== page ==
The IoT already numbers more than 200 known applications in enterprise settings, but IoT adoption isn’t limited to large companies.6 And early adopters have moved beyond pilots to scale IoT solutions across their businesses. Indeed, IoT technologies have already given rise to a number of landmark applications in sectors as diverse as Industry 4.0, smart cities, smart homes, connected cars, and e-health. Furthermore, advances in the technologies that contribute to the IoT mean that all affected sectors can now access functionality that did not exist five years earlier. For instance, B2B companies have started using Industry 4.0 technologies to maintain direct connections to their products in the field. This constant monitoring makes predictive maintenance possible and improves efficiency and equipment uptime (see sidebar “IoT solutions at two private equity–owned companies”).
Significant market opportunities
The IoT technology stack has advanced over the past five years—in the meantime, each layer holds significant market growth opportunities. Device-enablement platforms have an especially strategic advantage of enabling related IoT growth while still in their own growth phase.
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Smart devices—the foundational layer of the IoT technology stack and the most mature product category—are dominated by large manufacturers and specialist suppliers and enjoy healthy market growth (Exhibit 1).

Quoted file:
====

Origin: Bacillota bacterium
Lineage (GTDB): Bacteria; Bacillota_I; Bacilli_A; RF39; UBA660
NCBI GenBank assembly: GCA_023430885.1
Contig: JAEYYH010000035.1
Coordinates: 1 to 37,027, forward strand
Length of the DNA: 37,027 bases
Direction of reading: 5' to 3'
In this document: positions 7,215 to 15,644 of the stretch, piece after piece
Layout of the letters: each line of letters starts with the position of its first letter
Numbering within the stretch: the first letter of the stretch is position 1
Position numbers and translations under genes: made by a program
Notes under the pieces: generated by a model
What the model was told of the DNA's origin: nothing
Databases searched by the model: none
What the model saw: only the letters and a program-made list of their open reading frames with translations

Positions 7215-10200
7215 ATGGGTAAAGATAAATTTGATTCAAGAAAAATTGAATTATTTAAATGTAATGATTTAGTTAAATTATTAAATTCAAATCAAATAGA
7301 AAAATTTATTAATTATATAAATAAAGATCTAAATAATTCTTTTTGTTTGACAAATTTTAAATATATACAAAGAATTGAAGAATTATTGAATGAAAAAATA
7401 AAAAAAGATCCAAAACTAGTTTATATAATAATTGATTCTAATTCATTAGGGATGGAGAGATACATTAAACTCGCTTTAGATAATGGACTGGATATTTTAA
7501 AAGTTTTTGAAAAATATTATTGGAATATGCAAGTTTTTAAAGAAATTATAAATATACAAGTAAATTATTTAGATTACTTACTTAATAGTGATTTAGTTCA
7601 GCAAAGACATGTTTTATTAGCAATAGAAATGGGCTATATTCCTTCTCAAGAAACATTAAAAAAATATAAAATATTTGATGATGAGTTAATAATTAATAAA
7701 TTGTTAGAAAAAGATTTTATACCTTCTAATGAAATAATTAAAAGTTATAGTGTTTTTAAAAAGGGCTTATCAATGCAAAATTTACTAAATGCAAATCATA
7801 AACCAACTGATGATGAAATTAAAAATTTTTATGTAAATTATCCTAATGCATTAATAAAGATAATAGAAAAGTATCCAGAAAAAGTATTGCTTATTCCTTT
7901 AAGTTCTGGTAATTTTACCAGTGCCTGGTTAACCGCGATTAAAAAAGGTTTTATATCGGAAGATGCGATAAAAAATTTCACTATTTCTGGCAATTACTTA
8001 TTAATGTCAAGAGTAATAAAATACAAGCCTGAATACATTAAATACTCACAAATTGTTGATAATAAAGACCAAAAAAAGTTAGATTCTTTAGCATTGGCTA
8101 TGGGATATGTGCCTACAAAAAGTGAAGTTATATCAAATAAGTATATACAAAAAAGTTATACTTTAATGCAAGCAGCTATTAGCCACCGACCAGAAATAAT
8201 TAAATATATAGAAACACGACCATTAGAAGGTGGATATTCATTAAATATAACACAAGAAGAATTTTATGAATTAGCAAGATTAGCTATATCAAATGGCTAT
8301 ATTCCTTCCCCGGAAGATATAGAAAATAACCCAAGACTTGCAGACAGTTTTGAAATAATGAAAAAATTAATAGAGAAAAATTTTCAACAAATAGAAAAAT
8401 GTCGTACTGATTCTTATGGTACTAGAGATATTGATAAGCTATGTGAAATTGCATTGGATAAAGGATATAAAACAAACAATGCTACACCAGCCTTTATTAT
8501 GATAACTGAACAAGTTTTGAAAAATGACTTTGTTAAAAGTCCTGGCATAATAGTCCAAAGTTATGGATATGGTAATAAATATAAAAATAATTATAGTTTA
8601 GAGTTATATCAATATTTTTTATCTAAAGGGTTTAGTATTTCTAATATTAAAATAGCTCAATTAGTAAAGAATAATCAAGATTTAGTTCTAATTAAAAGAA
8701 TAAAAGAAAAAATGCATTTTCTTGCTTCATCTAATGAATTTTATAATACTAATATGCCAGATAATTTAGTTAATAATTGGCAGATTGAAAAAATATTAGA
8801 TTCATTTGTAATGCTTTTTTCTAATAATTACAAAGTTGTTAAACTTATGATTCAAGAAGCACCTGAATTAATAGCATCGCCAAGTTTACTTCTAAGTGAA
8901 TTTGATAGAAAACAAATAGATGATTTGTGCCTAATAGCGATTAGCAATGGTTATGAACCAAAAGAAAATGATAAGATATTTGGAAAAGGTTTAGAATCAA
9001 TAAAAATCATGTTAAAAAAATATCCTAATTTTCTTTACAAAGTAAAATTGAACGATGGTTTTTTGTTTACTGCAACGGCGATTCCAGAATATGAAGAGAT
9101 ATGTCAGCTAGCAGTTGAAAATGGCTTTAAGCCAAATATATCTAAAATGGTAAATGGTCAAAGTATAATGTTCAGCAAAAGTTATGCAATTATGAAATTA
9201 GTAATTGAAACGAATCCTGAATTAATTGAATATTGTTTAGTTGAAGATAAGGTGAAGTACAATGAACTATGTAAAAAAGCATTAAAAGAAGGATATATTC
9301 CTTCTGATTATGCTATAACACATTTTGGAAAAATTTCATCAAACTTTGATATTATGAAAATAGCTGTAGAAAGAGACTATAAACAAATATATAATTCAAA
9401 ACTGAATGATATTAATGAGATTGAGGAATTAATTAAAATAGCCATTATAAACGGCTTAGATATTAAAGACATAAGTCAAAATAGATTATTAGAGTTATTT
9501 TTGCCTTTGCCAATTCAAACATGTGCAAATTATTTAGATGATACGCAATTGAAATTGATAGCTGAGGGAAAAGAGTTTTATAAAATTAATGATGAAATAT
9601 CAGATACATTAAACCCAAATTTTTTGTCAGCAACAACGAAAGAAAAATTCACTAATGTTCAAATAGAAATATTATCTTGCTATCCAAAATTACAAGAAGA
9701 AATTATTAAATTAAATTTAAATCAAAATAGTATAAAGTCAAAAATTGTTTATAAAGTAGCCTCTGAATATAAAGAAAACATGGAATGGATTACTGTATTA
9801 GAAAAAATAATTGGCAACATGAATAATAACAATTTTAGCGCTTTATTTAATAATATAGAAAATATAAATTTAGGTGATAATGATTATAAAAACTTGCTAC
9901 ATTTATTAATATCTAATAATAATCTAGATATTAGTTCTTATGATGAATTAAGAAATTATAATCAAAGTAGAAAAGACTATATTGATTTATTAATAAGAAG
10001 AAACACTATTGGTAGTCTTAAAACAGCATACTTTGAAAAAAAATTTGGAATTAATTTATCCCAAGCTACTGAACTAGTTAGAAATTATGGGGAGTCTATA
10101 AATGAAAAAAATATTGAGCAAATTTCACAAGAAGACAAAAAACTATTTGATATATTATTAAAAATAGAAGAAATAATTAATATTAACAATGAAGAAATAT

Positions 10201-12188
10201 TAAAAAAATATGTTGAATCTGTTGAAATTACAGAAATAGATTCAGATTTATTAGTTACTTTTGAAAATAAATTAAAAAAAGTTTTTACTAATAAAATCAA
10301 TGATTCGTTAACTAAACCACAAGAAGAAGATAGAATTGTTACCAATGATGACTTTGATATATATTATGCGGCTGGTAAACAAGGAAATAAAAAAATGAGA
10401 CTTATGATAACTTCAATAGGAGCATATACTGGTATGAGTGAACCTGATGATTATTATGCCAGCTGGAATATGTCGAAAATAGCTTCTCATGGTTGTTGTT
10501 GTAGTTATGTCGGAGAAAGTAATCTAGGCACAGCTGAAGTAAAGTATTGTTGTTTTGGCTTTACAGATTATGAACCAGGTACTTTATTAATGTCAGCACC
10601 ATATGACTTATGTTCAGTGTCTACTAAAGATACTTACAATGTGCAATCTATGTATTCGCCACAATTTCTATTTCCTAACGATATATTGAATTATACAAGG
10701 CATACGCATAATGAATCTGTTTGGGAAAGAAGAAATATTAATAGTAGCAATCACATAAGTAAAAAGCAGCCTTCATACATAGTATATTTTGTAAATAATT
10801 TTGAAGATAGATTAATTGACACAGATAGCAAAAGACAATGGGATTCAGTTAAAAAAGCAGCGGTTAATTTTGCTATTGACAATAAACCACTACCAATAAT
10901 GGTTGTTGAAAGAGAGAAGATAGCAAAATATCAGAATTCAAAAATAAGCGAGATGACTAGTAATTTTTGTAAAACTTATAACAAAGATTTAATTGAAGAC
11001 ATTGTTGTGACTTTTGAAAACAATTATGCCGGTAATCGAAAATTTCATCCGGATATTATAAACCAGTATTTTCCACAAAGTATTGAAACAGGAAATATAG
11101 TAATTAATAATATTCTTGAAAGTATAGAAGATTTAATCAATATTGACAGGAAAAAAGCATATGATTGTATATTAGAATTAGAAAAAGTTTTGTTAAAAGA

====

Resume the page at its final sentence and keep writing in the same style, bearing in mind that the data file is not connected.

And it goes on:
The connectivity layer of the IoT technology stack is most tightly bound to mobile-network operators that offer standard cellular connectivity. A small number of well-financed start-ups have targeted this layer of the stack and have made progress in subsegments such as low-power wide-area connectivity. Connectivity technology occupies a still-growing market that’s strongly influenced by international standardization in this technology layer.
In the third layer of the stack is cloud computing (which facilitates central processing and storage of data) and enablement platforms (which facilitate access to devices, data across devices, and connectivity standards). Complementary analytics and computational tools have emerged to interpret, visualize, and produce insights from device data. Together, these platforms have proliferated and developed over the past five years and now simplify device integration and application implementation—a favorable growth outlook for key players.
The final and top layer, business applications, will continue to be highly fragmented, with many disparate solutions and established companies coexisting with significant start-up activity. Because of its relatively early life, the largest IoT financial opportunities will likely come from this layer of the stack. However, cloud computing and device-enablement platforms will also be technologically and financially important.